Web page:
Soy Health Claims Questioned
The "long and demanding" road to FDA approval actually took a few unexpected turns. The original petition, submitted by Protein Technology International, requested a health claim for isoflavones, the estrogen-like compounds found plentifully in soybeans, based on assertions that "only soy protein that has been processed in a manner in which isoflavones are retained will result in cholesterol lowering".
The abrupt change in direction was no doubt because a number of researchers, including scientists employed by the US Government, submitted documents indicating that isoflavones are toxic.
In early 1998, The FDA received the final British Government report on phytoestrogens, which failed to find much evidence of benefit and warned against potential adverse effects.
Even with the change to soy protein isolate, the FDA engaged in the approval process and had to nimbly with concerns about mineral blocking effects, enzyme inhibitors, goitrogenicity, endocrine disruption, reproductive problems and increased allergic reactions from consumption of soy products.
One of the strongest letters of protest came from Dr Dan Sheehan and Dr Daniel Doerge, government researchers at the National Center for Toxicological Research. Their pleas for warning labels were dismissed as unwarranted.
Evidence of soy's cholesterol-lowering properties is drawn largely from a 1995 meta-analysis by Dr James Anderson, sponsored by Protein Technologies International and published in the New England Journal of Medicine.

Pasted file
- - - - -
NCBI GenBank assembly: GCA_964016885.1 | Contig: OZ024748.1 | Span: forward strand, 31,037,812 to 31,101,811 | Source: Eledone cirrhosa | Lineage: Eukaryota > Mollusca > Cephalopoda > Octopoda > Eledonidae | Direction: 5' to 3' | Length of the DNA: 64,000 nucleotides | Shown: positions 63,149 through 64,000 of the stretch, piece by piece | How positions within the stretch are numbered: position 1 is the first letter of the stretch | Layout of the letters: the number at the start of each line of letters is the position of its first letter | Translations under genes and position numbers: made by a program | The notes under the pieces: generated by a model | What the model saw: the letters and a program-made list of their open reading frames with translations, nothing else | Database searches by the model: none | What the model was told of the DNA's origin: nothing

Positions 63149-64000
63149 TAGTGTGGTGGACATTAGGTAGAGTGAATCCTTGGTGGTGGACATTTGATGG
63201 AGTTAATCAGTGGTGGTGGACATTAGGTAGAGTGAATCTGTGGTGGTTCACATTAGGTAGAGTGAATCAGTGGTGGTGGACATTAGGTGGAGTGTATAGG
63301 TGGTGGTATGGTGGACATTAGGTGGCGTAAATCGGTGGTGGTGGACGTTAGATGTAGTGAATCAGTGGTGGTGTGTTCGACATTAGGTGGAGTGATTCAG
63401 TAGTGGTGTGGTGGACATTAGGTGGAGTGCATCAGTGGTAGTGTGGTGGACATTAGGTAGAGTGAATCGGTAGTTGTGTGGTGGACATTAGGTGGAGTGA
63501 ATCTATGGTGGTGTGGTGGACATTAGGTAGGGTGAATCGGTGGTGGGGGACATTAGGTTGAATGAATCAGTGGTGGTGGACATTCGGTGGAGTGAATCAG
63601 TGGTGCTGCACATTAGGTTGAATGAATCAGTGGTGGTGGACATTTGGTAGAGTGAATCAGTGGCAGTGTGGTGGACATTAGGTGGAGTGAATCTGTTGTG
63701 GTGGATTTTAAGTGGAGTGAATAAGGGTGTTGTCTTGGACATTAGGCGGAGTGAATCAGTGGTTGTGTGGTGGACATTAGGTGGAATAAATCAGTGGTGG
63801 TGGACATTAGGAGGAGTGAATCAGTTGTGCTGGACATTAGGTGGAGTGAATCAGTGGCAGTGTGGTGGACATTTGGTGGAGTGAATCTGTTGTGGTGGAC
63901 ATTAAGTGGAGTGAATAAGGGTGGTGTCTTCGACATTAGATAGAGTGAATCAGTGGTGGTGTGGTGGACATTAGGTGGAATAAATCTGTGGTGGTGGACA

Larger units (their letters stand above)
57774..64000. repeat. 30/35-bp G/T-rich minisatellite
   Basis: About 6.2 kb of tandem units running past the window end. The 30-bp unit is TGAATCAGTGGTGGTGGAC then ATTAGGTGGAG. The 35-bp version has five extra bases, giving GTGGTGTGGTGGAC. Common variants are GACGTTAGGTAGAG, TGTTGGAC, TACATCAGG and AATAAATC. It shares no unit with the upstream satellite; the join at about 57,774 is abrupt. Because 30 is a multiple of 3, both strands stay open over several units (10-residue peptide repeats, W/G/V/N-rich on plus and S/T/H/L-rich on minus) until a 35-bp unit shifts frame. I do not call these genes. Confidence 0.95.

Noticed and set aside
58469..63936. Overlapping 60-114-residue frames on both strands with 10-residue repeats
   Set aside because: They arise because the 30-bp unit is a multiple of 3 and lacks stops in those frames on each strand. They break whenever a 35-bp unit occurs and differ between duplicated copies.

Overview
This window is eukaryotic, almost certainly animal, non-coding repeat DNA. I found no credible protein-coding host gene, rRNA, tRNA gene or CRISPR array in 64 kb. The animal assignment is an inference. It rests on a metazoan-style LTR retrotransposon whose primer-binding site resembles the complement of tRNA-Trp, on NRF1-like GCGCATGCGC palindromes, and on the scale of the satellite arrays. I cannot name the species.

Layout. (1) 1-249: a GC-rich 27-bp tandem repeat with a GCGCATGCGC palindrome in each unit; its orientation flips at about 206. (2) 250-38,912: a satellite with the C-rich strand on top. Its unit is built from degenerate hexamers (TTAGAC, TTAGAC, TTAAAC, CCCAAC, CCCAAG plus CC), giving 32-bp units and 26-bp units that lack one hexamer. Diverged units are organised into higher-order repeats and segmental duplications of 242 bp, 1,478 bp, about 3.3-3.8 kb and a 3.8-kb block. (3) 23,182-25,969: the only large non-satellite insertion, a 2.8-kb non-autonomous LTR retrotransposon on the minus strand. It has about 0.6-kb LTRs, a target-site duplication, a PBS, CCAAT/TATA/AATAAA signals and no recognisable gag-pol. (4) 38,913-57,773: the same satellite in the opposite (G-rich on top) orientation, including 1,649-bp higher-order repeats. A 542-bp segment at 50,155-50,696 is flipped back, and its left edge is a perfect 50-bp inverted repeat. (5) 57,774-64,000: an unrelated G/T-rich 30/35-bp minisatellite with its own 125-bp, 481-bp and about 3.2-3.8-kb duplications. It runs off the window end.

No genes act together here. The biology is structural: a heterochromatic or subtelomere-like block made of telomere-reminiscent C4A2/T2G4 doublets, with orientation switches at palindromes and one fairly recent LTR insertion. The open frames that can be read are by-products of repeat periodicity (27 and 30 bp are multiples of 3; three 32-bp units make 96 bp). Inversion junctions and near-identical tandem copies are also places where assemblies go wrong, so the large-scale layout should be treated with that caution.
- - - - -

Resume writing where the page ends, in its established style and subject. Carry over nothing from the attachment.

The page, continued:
A meta-analysis is a review and summary of the results of many clinical studies on the same subject. Use of meta-analyses to draw general conclusions has come under sharp criticism by members of the scientific community.
There is the added temptation for researchers, particularly researchers funded by a company like Protein Technologies International, to leave studies out of a meta-analysis that would disagree with the desired conclusions. The author of the above meta-analysis discarded eight studies for various reasons, leaving a remainder of twenty-nine.
The published report suggested that individuals with cholesterol levels over 250 mg/dl would experience a "significant" reduction of 7 to 20 per cent in levels of serum cholesterol if they substituted soy protein for animal protein. Cholesterol reduction was insignificant for individuals whose cholesterol was lower than 250 mg/dl. For most of us, giving up steak and eating veggie burgers (soy protein) instead will not bring down blood cholesterol levels.
Studies in which cholesterol levels were lowered through either diet or drugs have consistently resulted in a greater number of deaths in the treatment groups than in controls - deaths from stroke, cancer, intestinal disorders, accident and suicide.
Cholesterol-lowering measures in the US have fuelled a $60 billion per year cholesterol-lowering industry, but have not saved us from the ravages of heart disease.